Regarding the Agency’s resistance to returning to face-to-face negotiations, even after the facilities are fully operational, the Union claimed, andthe Agency did not refute, that it has been the Agency’s position that should the parties meet to discuss transitioning from virtual to face-to-face negotiations, the Union will be responsible for its negotiation team’s travel cost and per diem to attend that meeting. Travel and per diem to participate in negotiations discussions and meetings is not an issue before the Panel; neither party offered language to address that matter in their proposals. As background, dating back several CBA negotiations, the Union asserted, and the Agency did not refute, that the Agency paid travel and per diem for the Union’s bargaining team members to travel to participate in negotiations. The Union asserted that the Agency does not want to meet face-to-face because the Agency does not want to pay travel and per diem for the Union representatives to participate in person.

In its rebuttal, the Agency did not deny the Union’s assertion that travel and per diem is a concern or that the parties have a past practice of the Agency paying travel and per diem. Instead, the Agency reinforced that assertion by offering that the Agency would be willing to discuss changing the bargaining format from virtual to face-to-face, “with the proviso that the Union cover all its teams’ costs and per diem.”  Additionally, the Agency addressed the Union’s concern that the impacted Mint employees have already been required to perform their duties in the Agency facilities, but now the Agency is expressing concern about the safety of holding a meeting or bargaining in the facilities. The Agency deemed the impacted employees to be “essential workers” at the start of the Pandemic because there is a national coin shortage, and these employees are involved in the production of coins. The Agency argued that meetings, on the other hand, are not essential and, therefore, the two situations are not comparable.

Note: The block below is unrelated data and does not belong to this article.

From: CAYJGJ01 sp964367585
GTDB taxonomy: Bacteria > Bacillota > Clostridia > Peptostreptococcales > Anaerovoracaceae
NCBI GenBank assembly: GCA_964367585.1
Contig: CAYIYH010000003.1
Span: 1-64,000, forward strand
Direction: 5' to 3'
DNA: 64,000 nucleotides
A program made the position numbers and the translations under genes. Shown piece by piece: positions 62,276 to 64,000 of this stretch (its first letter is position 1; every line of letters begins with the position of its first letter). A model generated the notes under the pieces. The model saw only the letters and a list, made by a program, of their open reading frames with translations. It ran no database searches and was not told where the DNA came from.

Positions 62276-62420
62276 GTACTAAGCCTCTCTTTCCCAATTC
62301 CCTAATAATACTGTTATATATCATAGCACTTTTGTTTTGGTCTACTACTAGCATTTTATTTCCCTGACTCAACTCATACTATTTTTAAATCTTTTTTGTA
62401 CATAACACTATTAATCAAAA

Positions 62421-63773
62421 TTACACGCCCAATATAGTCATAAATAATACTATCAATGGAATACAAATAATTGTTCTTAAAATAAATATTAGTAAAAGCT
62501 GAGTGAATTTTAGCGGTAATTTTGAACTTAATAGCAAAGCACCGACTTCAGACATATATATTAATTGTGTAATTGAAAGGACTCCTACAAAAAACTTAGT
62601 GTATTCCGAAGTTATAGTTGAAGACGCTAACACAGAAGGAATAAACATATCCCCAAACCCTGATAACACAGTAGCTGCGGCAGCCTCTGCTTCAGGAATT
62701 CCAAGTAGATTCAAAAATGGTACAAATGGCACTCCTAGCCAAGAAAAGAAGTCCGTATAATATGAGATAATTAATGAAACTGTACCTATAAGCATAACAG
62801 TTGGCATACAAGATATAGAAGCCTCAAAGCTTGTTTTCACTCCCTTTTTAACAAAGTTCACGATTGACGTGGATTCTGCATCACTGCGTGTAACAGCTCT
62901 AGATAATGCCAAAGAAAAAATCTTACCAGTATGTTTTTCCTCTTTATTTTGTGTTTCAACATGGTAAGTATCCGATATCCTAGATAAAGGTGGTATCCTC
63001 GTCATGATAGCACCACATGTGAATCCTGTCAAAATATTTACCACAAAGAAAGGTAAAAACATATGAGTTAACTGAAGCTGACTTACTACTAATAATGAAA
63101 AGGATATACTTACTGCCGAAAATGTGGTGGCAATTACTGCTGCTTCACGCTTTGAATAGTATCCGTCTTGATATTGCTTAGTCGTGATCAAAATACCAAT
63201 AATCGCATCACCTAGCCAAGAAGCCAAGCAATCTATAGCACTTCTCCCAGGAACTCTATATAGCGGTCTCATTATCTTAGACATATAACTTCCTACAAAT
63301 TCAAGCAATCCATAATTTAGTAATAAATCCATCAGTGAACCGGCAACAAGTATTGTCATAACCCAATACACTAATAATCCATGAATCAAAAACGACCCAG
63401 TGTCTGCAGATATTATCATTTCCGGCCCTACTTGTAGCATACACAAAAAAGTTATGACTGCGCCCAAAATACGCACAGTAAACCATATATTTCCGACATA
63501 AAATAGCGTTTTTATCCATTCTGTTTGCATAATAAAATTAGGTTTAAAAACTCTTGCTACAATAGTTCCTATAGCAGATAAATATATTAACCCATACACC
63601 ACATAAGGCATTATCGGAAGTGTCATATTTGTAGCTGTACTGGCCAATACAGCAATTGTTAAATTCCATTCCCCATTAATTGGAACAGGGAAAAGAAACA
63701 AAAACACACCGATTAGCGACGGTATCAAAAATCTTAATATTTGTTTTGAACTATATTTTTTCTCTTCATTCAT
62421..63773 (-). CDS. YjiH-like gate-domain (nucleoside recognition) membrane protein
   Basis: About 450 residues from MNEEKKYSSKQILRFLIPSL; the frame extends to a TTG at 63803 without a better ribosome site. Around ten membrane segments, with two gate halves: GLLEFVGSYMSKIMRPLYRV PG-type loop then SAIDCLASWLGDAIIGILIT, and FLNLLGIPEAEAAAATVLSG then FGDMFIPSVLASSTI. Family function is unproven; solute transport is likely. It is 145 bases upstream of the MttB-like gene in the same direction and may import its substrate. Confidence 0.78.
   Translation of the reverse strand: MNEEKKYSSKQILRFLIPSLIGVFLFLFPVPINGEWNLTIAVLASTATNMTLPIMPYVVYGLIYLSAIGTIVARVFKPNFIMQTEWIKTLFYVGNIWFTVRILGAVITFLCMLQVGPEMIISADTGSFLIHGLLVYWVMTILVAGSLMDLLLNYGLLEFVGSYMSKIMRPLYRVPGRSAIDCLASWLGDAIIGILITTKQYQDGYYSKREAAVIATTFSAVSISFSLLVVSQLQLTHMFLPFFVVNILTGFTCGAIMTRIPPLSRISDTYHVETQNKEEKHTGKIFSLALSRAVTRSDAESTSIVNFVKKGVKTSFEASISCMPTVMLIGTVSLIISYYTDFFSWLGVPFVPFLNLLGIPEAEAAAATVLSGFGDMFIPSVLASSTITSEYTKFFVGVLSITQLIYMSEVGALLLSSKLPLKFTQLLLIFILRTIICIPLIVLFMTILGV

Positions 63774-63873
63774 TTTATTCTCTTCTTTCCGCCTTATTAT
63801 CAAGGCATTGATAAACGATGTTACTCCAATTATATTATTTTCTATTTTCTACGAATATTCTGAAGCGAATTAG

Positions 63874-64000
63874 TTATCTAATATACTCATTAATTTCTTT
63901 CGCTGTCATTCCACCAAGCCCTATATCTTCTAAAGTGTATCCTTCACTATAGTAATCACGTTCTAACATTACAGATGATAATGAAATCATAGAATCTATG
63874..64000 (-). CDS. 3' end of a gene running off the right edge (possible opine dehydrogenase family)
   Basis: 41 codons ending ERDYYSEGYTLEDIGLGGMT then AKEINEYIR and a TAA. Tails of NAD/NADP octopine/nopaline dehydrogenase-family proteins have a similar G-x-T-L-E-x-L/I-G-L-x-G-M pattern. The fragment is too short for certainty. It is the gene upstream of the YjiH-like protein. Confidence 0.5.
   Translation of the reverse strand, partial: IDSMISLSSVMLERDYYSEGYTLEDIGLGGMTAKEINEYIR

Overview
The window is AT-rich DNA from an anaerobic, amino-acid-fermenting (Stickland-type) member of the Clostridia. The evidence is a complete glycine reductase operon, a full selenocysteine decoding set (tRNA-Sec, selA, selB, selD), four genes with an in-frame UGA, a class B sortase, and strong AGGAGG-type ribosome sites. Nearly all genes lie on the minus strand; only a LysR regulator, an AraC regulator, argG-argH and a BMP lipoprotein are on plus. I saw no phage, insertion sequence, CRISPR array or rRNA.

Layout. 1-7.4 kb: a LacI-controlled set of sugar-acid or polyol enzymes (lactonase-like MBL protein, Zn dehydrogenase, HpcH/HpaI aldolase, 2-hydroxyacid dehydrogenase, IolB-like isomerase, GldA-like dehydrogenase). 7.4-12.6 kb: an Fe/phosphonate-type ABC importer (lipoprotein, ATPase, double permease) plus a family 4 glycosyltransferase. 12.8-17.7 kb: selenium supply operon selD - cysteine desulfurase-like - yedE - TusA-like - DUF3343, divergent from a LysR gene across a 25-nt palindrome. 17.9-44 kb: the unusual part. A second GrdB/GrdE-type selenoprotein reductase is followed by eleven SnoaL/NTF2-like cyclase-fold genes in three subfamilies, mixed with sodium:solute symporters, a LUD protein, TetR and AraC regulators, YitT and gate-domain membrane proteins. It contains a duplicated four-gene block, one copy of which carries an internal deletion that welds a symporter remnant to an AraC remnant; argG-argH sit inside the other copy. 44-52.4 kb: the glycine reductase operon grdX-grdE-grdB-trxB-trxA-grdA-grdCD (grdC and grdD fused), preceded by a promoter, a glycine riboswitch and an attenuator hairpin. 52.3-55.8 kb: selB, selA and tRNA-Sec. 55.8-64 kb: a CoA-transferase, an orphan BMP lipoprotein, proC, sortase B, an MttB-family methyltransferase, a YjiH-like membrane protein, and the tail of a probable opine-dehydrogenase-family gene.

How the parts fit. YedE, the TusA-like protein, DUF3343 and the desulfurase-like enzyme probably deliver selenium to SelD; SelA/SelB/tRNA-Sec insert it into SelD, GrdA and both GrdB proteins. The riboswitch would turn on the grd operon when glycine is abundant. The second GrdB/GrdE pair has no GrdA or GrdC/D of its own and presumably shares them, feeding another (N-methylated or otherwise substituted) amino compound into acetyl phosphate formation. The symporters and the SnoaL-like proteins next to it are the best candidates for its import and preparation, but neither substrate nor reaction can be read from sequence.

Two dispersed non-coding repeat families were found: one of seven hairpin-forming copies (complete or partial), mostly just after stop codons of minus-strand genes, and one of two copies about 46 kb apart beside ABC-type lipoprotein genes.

The parties have agreed to begin negotiations over the successor CBA in a virtual format. As the impact of COVID-19 in the workplace improves, both parties agree that discussions over holding future bargaining sessions in a face-to-face format are appropriate. The parties are at an impasse over when and under what conditions to discuss. While the parties are bargaining virtually, either party should be able to trigger a meeting to discuss changes to the format; that meeting should be virtual, just as the bargaining of the CBA is in a virtual format.

           ORDER

Pursuant to the authority vested in the Panel under 5 U.S.C. §7119, the Panel hereby orders the parties to adopt the following language to resolve the impasse:

At the request of either party, the parties will hold a virtual meeting to negotiate to transition the successor CBA bargaining from a virtual bargaining format to a face-to-face format. The parties will meet within 14 days of the request or on a mutually agreeable date.

 

                                                                                    Martin Malin

                                                                                    FSIP Chairman

 

January 31, 2022

 

Vaccinations, cleaning procedures, required face coverings, and social distancing in the workplace.